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Re: FT in a Fluid

From: "Oerjan Ohlson" <oerjan.ohlson@t...>
Date: Sat, 13 Jan 2001 11:13:22 +0100
Subject: Re: FT in a Fluid

Peter Mancini wrote:

>Instead of calling the manuever in "swerving" I would suggest either
>"induced yaw" or "attitude skew". 

Thanks! Knew I should've known it, but I could only remember the
Swedish term :-(

>Someone pointed out to me that the reason you don't want to yaw the
>missile is it now has much increased surface area in the flow of the
>air stream and thus needs to be redesigned to compensate.

Part of the structural integrity problems I talked about earlier,

>What is easier, redesigning every missile or one aircraft?  :-\

Depends. If you want to keep all your old missiles, it's easier to give
the new aircraft new acrobatic abilities, but *do* you want to keep the
old missiles? 

You'll want to replace their warheads and engines eventually (the
propellants and explosives change characteristics in storage), and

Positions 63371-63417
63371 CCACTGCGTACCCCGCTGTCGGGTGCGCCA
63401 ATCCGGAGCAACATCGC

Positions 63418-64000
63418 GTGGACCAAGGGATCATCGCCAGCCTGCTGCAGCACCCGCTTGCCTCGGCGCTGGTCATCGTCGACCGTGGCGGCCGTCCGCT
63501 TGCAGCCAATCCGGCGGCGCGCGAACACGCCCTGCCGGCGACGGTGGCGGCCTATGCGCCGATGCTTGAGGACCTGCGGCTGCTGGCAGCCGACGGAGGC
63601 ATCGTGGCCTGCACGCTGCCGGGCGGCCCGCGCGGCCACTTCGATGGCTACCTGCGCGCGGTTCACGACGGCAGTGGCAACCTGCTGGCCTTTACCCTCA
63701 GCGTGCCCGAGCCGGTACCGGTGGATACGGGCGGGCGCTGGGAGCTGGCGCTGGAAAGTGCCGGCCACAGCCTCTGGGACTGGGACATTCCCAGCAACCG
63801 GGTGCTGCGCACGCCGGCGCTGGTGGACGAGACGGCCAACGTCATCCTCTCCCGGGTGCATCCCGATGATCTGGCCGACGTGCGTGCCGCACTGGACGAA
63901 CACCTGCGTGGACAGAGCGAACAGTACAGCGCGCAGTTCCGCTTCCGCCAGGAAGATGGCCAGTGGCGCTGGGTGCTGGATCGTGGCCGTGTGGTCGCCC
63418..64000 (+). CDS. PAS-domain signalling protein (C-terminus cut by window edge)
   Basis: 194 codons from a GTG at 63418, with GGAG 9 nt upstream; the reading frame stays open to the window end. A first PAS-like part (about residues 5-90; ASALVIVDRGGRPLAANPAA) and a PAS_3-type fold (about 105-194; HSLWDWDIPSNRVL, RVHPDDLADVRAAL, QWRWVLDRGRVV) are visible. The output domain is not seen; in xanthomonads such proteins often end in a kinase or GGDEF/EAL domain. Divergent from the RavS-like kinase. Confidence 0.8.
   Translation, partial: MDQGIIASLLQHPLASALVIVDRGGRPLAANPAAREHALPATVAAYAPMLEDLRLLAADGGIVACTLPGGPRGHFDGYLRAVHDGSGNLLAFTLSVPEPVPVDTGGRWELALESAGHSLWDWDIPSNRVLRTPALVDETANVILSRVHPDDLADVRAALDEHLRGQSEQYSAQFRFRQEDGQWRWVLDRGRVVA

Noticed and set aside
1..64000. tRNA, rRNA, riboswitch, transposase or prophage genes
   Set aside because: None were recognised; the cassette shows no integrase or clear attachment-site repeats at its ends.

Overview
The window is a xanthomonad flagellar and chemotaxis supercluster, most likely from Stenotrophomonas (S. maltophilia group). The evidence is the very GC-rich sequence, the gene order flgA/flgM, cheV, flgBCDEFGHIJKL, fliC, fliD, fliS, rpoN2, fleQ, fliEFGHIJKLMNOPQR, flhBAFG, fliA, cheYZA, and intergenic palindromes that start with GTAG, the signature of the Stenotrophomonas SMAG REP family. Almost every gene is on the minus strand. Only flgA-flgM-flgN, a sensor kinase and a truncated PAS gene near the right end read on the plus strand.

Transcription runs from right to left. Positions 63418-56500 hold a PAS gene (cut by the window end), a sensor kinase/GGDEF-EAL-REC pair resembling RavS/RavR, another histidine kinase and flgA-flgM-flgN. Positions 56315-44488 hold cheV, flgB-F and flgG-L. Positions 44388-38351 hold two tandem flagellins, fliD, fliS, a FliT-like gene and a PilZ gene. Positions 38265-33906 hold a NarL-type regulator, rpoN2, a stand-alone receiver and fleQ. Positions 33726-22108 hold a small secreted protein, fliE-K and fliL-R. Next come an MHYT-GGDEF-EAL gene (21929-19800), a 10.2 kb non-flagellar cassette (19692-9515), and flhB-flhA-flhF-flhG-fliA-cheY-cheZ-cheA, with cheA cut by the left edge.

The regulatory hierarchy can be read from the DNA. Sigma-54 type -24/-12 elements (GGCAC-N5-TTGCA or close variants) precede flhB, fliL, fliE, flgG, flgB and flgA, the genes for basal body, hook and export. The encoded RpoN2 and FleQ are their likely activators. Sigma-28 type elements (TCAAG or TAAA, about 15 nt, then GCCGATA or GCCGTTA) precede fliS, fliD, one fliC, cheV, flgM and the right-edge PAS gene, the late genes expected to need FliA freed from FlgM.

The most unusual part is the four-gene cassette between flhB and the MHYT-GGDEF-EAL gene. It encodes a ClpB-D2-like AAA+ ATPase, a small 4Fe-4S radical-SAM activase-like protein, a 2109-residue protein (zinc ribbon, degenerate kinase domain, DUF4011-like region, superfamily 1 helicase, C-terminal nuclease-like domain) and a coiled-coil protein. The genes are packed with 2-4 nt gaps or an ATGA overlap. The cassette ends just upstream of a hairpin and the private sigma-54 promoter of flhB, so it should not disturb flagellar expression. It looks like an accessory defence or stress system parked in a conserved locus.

you'll definitely want to replace much of their electronics and
avionics (since there's much more powerful stuff available now)... all
that remains is the basic hull structure, and that's by far the least
expensive part of the entire missile... if the "rotating hardpoint" concept is workable with today's
technology, why don't even the "next-generation" aircraft like F22, JSF
or Typhoon which are designed to use next-generation missiles (which
*could* be designed to survive yaw-airstream-induced stresses) use it?

>On an unrelated note, how much computing power are in ATGM's >these
days? From a hacker point of view I have found that even >mundane
things like Pinball games have significant computers in >them (i.e. way
beyond 4 function calculators).  I am curious how >much hacking is
possible on the launcher or the round.	(This from >the guy that wants
to put a wireless web server in his truck to monitor >the truck
computer and view the engine performance on line...)

"I could tell you, but then I'd have to kill you" :-( 

It really depends on what weapon you're looking at. The Strix mortar
round (not an ATGM of course, but still a fire-and-forget precision
weapon) can be quite seriously programmed on launch; some weapons use
hardwired circuits instead (so you can't reprogram them except by
replacing the electronics). But I can safely say that they're usually
more capable than a 4-function calculator <g>


Oerjan Ohlson

"Life is like a sewer.
  What you get out of it, depends on what you put into it."

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